How to Handle Unfair Overtime Pay: Who Gets Your Complaint?
written by: Daniel Brecht•edited by: Linda Richter•updated: 8/9/2010
Learn about your right to overtime pay! Whom do you speak to when you need to file a complaint regarding any unfair overtime pay issue? The author explains how to complain about unfair overtime pay, including what to do and how to handle it.
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Labor Laws About Unfair Overtime Pay
In the United States, there are laws and regulations that govern unfair overtime pay. There are exemptions and exceptions for paying an employee overtime. Both the Fair Labor Standards Act (FLSA) and U.S. Department of Labor (DoL) govern who is exempt (i.e., a job classified as not being entitled to overtime compensation) and non-exempt (i.e., a job classified as being eligible to receive overtime compensation) from overtime pay. "Determining whether a job is 'exempt' or 'non-exempt' requires an analysis of your job duties and pay structure." 
FLSA uses three questions (see the image section) to determine the exception status of an employee. Not all employers or jobs are covered in FLSA regulations. Employees who are unsure about whether or not they are entitled to overtime pay should check to see if their state has enacted overtime laws. They can also make contact with the local office of the Department of Labor before complaining.
Do you know how to complain about overtime pay policies? Here are some resources:
"The FLSA requires that most employees in the United States be paid at least the federal minimum wage [not less than $7.25 per hour effective July 24, 2009] for all hours worked and overtime pay at time and one-half the regular rate of pay for all hours worked over 40 hours in a workweek." 
According to the U.S. Department of Labor, Wage and Hour Division, "Overtime Pay May Not Be Waived: The overtime requirement may not be waived by agreement between the employer and employees." 
"The FLSA allows you to recover the overtime pay you are owed for hours worked within two years back from the date you file suit or consent to join an existing lawsuit."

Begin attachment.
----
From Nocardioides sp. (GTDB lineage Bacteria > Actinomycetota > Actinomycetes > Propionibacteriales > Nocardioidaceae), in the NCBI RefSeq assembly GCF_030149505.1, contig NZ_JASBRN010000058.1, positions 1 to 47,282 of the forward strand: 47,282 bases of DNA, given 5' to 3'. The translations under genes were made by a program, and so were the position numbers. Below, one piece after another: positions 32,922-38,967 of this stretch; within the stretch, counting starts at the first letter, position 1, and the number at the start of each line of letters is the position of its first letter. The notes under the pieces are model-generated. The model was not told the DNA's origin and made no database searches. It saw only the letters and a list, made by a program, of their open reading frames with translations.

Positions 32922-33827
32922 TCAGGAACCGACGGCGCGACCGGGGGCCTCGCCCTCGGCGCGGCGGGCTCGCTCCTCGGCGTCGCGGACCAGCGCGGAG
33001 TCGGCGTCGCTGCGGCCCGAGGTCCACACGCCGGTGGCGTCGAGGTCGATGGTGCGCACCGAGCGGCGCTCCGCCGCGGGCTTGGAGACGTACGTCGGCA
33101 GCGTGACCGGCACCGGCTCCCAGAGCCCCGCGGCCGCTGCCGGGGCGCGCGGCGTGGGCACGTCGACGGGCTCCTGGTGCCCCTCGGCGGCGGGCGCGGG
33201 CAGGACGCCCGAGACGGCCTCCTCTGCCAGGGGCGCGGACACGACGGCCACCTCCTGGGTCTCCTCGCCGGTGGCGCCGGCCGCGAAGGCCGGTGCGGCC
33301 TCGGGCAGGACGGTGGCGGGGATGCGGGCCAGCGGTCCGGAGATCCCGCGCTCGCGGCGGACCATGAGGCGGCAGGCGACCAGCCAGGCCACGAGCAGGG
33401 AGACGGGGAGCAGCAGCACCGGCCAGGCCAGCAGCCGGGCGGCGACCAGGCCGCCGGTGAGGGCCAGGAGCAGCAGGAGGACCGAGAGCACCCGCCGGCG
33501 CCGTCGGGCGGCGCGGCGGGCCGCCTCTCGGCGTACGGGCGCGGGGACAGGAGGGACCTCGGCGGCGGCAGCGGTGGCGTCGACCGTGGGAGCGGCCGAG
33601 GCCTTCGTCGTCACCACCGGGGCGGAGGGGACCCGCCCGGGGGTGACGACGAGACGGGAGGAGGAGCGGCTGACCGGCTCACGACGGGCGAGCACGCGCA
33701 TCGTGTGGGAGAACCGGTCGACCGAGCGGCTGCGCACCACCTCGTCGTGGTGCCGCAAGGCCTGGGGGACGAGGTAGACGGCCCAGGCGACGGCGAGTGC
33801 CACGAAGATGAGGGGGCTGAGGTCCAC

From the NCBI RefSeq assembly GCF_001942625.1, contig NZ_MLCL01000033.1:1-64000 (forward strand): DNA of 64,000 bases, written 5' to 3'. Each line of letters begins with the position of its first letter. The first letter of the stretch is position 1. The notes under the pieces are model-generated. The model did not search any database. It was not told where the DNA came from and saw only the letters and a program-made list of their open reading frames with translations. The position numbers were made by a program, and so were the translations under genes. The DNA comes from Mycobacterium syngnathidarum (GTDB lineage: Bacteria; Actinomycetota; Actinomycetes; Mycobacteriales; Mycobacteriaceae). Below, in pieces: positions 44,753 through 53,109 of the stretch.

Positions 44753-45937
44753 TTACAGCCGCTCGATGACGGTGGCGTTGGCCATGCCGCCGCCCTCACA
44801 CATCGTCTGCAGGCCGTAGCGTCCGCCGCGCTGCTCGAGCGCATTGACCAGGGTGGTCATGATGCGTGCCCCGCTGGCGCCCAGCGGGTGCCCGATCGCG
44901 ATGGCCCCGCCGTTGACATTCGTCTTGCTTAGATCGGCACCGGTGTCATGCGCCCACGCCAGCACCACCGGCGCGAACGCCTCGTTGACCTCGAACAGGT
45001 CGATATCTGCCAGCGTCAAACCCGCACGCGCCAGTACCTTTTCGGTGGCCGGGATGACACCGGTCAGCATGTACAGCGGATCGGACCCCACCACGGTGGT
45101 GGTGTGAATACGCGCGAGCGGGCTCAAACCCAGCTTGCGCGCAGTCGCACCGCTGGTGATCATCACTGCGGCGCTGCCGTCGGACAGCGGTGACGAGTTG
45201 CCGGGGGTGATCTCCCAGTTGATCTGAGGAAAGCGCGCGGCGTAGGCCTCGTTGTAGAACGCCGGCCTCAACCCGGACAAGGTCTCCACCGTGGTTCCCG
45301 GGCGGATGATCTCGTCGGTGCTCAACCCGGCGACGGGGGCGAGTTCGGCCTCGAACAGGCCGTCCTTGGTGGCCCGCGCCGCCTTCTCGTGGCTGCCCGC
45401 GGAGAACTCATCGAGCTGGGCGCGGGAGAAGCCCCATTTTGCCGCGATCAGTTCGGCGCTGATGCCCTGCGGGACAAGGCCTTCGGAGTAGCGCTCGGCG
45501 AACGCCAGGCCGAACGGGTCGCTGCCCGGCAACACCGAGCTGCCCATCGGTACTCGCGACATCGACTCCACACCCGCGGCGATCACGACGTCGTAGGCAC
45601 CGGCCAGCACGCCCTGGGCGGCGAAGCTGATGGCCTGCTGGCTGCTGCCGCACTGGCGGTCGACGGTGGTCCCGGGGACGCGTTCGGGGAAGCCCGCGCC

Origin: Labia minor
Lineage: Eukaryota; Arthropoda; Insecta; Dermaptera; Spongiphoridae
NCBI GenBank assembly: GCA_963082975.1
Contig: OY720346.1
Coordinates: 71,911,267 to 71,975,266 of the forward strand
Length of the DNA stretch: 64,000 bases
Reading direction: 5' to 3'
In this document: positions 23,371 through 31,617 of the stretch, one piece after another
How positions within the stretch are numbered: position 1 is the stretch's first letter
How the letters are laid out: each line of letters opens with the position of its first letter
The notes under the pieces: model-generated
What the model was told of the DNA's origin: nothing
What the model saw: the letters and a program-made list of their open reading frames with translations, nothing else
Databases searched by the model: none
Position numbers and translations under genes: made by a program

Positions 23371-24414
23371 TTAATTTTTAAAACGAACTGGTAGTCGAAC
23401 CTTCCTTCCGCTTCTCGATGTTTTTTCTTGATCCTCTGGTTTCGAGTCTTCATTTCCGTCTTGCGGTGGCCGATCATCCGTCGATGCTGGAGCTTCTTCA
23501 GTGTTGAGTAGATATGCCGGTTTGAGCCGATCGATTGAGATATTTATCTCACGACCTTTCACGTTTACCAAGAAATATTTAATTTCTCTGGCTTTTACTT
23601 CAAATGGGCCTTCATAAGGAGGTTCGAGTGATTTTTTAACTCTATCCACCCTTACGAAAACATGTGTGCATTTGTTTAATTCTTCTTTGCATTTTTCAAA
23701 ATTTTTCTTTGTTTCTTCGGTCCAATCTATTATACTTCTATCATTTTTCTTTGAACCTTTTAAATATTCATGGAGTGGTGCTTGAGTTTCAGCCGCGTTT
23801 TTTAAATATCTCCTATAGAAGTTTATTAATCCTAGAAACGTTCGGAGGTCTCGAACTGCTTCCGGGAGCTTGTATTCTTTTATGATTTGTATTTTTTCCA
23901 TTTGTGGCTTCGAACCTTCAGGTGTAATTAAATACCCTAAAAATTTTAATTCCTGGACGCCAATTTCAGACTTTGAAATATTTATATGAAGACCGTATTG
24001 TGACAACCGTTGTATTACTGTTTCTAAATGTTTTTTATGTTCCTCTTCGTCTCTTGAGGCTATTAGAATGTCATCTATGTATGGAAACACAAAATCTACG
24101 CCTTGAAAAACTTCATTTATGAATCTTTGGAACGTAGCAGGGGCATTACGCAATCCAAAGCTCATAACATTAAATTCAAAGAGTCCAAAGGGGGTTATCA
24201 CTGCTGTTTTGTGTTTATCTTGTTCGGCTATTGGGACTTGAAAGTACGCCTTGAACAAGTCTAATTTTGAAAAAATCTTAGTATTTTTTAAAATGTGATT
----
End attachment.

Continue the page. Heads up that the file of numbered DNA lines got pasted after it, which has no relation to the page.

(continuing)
There are many employers who make it mandatory to work overtime, which is considered working more than eight hours a day or more than 40 hours in a week, and they will not pay their employees for any part of it. Other employers seek ways to save themselves money and prefer to give compensatory time (comp time) off instead of overtime pay to their employees. This can only be acceptable if both parties (the employee and employer) agree to it. If it's unfair and not right, the employee has the right not to accept the comp time and pursue his/her right to overtime pay.
There are U.S. laws that require employers to pay their employees for overtime work; for example, the FLSA allows recovery for unpaid overtime for hours worked.
The only way to solve an unfair overtime pay issue is by doing something about it: Complain. In order to complain, you need to know if you are entitled to overtime pay. The best advice is to know about overtime labor laws and the right to overtime pay. Also, determine if the FLSA covers the job in question.
If you're not getting paid for overtime, who do you contact? Follow these suggestions...
Speak to a Human Resources Representative or an Advisor.
File a complaint with the U.S. Department of Labor (DoL) or the state labor office, Wage and Hour Division (WHD).
File a private lawsuit.
Note: A person can file claims under both the state overtime law and the FLSA at the same time.
Other options include...
Speaking to a legal attorney.
Seeking justice yourself by going to a small claims court.
Note: No employees have to put up with an unfair overtime pay issue. It's within their rights to seek help as well as receive it. They are also entitled to filing a claim without being subject to retaliation by their employer.